National Health Blog Post Month, Day 3: Dear 18 year old me. Write a letter to yourself when you were 18. Be sure to tell yourself what to do more of, what to do less of, and what you have to look forward to in the next few (or several) years.
Dear Martin (age 18),
Congratulations, you’re an adult now! Well, at least on paper. I know it seems like you are ready to take on the world, and in many ways you are. In other ways, you don’t know the first thing about what you are getting yourself into.
You’re in luck though. I, your older and much more attractive self, have figured it out for you. No no, you don’t have to thank me now. I will bestow all of this to you as time goes by. It’s just a nice thing that I am doing for me…I mean, you…um, us. Whatever. Time travel is confusing.
You have lived your entire life up until this point without anyone else that understands what it is like living with diabetes. You’ve had to carry the diabetes burden all on your own, and that has made you stubborn as a mule. The truth of the matter is that you don’t know what you don’t know. There is an entire world of people out there with diabetes, just like you, who need each other just as much as you need them, and none of you know it yet. But you will, and you will all play a key role in changing the way people with and without diabetes, doctors, and healthcare professionals everywhere think about living with diabetes.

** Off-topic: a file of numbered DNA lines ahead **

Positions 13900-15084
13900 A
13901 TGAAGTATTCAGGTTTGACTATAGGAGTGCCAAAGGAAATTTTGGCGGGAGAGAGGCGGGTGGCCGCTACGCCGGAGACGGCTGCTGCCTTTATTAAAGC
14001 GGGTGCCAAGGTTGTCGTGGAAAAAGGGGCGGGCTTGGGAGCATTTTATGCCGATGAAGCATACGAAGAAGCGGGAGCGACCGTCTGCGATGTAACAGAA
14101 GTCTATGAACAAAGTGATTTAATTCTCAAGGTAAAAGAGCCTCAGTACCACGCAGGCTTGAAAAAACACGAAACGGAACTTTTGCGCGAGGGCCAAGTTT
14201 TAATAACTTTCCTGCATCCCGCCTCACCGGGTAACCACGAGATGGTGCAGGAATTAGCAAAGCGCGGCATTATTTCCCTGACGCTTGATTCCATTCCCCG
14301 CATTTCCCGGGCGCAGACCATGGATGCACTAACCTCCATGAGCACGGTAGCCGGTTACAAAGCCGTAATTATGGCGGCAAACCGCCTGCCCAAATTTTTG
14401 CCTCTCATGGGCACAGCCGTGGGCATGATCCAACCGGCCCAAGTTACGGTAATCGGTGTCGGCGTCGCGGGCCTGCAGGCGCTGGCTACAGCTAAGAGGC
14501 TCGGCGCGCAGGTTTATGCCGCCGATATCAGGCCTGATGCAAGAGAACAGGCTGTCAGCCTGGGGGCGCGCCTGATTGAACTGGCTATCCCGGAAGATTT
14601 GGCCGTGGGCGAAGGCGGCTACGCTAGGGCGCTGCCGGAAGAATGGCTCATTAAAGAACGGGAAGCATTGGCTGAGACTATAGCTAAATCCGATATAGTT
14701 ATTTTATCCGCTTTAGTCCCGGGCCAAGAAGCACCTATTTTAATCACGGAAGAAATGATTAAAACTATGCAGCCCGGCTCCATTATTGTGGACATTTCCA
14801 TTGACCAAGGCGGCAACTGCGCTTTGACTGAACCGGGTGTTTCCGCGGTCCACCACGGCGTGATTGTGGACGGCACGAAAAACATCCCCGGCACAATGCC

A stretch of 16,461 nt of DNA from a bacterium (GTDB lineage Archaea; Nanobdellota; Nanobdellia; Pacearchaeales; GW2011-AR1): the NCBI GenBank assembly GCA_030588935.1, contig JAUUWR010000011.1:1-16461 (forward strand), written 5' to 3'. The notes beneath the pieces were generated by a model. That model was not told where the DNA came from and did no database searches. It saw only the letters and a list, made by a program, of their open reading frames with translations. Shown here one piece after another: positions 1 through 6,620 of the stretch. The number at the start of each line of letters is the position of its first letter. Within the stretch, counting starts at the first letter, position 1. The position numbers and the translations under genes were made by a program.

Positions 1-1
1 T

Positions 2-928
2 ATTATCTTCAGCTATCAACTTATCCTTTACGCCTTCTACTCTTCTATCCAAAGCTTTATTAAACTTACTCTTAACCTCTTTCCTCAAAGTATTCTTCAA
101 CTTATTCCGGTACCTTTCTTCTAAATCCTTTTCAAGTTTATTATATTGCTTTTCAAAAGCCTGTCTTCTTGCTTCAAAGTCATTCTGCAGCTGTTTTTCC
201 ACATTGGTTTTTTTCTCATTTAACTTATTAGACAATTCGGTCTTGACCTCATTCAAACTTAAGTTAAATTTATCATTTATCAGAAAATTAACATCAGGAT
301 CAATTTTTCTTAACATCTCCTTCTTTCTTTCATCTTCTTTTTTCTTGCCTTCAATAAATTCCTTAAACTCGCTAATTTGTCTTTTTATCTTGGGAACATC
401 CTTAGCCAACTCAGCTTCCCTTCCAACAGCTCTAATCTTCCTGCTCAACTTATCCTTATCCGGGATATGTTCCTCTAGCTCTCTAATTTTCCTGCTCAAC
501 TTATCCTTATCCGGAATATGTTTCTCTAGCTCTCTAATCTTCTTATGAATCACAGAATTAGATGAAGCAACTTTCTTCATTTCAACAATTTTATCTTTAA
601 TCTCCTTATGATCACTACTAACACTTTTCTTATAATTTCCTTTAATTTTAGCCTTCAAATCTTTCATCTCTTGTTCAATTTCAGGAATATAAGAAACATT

To get there, you must have vision, take risks, and test your dreams against your beliefs. Dream big, and laugh often, and out loud. Good or bad, don’t keep things inside where nobody else can get to them.
Learn how to communicate your dreams. As competent and reliable as you are, you can’t do everything on your own. You are going to need an army behind you to do the amazing things that you are going to dream up. You’re a natural storyteller, so use that to your advantage. Bring it to life. Make it entertaining. Inspire others to help bring your stories to life.
When it comes to others, surround yourself with people that inspire you as well. Don’t ever settle with people that don’t encourage and support you. It’s okay if people disagree, but it’s not okay for people to hurt you. Be aware that there is a difference. Be cautious of any person that says, “That’s the way it has always been done.” Bring people into your world that will help you move mountains, not who hold you back.
Be a character that has good character. In the decisions you make, always ask yourself, “Is this something that I am proud of?” Be bold. Be kind. You are your own brand in everything that you do. If you believe in your brand, other people will believe in it as well…and ultimately, will believe in you.
You won’t always win, but even when you lose, don’t lose the lesson. Commit to the decisions that you make, and be willing to be wrong and learn from your mistakes. You will find that sometimes you have to completely break something in order to fix it, and there is no shame in starting over from scratch.
Finally, be a leader with a servant’s heart. Care about people. People are more important than processes. As Maya Angelou said, “People will forget what you said, people will forget what you did, but people will never forget how you made them feel.”
Help them to feel better.
See you soon.
–MARTIN (from the future)
This post was written as part of National Health Blog Post Month (NHBPM) – 30 health posts in 30 days: http://bit.ly/vU0g9J